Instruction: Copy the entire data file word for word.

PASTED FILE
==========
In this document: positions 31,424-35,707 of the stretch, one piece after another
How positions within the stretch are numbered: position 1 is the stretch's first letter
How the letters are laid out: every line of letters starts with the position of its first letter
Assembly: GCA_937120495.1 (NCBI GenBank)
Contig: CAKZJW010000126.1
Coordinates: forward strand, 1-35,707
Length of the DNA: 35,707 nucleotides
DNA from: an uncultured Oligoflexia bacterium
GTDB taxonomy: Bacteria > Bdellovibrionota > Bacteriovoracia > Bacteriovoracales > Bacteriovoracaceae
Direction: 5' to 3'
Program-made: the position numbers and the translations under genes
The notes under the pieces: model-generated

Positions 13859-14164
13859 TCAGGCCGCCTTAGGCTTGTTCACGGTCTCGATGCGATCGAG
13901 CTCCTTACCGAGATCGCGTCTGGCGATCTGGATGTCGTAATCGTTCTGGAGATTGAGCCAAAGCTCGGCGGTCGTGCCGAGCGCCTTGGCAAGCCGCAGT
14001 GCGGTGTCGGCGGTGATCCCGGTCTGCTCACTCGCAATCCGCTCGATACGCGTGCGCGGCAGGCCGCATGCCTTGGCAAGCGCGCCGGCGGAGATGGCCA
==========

In this document: positions 31,424-35,707 of the stretch, one piece after another
How positions within the stretch are numbered: position 1 is the stretch's first letter
How the letters are laid out: every line of letters starts with the position of its first letter
Assembly: GCA_937120495.1 (NCBI GenBank)
Contig: CAKZJW010000126.1
Coordinates: forward strand, 1-35,707
Length of the DNA: 35,707 nucleotides
DNA from: an uncultured Oligoflexia bacterium
GTDB taxonomy: Bacteria > Bdellovibrionota > Bacteriovoracia > Bacteriovoracales > Bacteriovoracaceae
Direction: 5' to 3'
Program-made: the position numbers and the translations under genes
The notes under the pieces: model-generated

Positions 13859-14164
13859 TCAGGCCGCCTTAGGCTTGTTCACGGTCTCGATGCGATCGAG
13901 CTCCTTACCGAGATCGCGTCTGGCGATCTGGATGTCGTAATCGTTCTGGAGATTGAGCCAAAGCTCGGCGGTCGTGCCGAGCGCCTTGGCAAGCCGCAGT
14001 GCGGTGTCGGCGGTGATCCCGGTCTGCTCACTCGCAATCCGCTCGATACGCGTGCGCGGCAGGCCGCATGCCTTGGCAAGCGCGCCGGCGGAGATGGCCA